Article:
One day, at school, I innocently told a little girl who was one of my classmates, that my mother was Spanish. I still remember the feeling of pride in my heart as I said it. But I was not prepared for what the little girl replied when she said: “Oh, so your mom is a slavey!”

It was my first encounter with ignorance and those concepts. Even though my child intellect was not able to embrace fully its meaning, I fully understood for the first time that some people on this planet are patently considered “inferior” to others. That moment and that discovery impacted me deeply. The pain and sadness of that moment is clear to this day. My own flesh and blood were targeted through my mother. For me, mother was nothing but beauty, sweetness, intelligence and elegance. I was so proud of her! How could she be labeled a “slavey” only because she was Spanish?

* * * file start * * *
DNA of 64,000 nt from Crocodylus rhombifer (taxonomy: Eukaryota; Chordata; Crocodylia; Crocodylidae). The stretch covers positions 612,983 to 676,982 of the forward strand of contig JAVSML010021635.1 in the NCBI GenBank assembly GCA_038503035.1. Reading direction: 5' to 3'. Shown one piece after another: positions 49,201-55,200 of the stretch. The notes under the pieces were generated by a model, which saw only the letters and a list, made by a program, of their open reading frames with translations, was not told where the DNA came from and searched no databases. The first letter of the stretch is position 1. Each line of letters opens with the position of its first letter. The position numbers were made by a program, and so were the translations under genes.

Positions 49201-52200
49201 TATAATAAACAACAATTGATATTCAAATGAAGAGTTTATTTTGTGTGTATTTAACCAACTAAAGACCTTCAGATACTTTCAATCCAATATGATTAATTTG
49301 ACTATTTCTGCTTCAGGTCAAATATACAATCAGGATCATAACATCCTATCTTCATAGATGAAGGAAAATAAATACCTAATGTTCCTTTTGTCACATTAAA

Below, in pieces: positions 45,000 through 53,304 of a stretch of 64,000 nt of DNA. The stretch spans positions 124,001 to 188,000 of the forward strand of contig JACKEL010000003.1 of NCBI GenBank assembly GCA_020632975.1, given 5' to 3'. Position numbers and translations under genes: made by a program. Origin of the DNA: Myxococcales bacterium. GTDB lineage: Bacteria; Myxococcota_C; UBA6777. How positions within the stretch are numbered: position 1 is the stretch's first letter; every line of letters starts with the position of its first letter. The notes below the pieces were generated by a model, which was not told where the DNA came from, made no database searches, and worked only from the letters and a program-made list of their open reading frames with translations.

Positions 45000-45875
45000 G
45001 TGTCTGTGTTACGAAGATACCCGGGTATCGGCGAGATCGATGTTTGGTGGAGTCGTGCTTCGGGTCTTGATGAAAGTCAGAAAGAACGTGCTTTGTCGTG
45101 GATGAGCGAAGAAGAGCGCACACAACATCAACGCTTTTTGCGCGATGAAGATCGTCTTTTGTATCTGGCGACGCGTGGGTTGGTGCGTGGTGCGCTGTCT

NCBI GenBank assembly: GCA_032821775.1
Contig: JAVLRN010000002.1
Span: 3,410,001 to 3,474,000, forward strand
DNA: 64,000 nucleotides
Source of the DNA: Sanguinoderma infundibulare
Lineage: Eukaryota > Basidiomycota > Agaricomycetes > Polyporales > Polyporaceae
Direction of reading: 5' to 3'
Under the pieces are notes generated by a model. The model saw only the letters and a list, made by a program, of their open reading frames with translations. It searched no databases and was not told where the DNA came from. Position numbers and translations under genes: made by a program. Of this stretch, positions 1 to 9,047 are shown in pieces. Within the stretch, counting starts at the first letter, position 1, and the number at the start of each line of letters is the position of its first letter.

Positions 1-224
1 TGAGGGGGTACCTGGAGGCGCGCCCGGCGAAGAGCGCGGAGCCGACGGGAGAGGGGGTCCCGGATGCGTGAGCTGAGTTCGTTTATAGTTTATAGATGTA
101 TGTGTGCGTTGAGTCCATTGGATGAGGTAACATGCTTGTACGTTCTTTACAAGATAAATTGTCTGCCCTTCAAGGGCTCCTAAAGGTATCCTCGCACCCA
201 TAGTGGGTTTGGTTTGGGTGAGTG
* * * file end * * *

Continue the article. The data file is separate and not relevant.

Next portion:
My classmate may as well have lanced open my heart for the pain was like a dagger: I felt insulted for her, for my Spanish family and for myself. I remember that the pain was overwhelming and later I spoke of it with my mother. Her dark eyes clouded over upon hearing my story, but ever the lady and ever the diplomat, she simply informed me about ignorance. How, at age seven, could a world be magical one moment and shattered the next? And with only a word!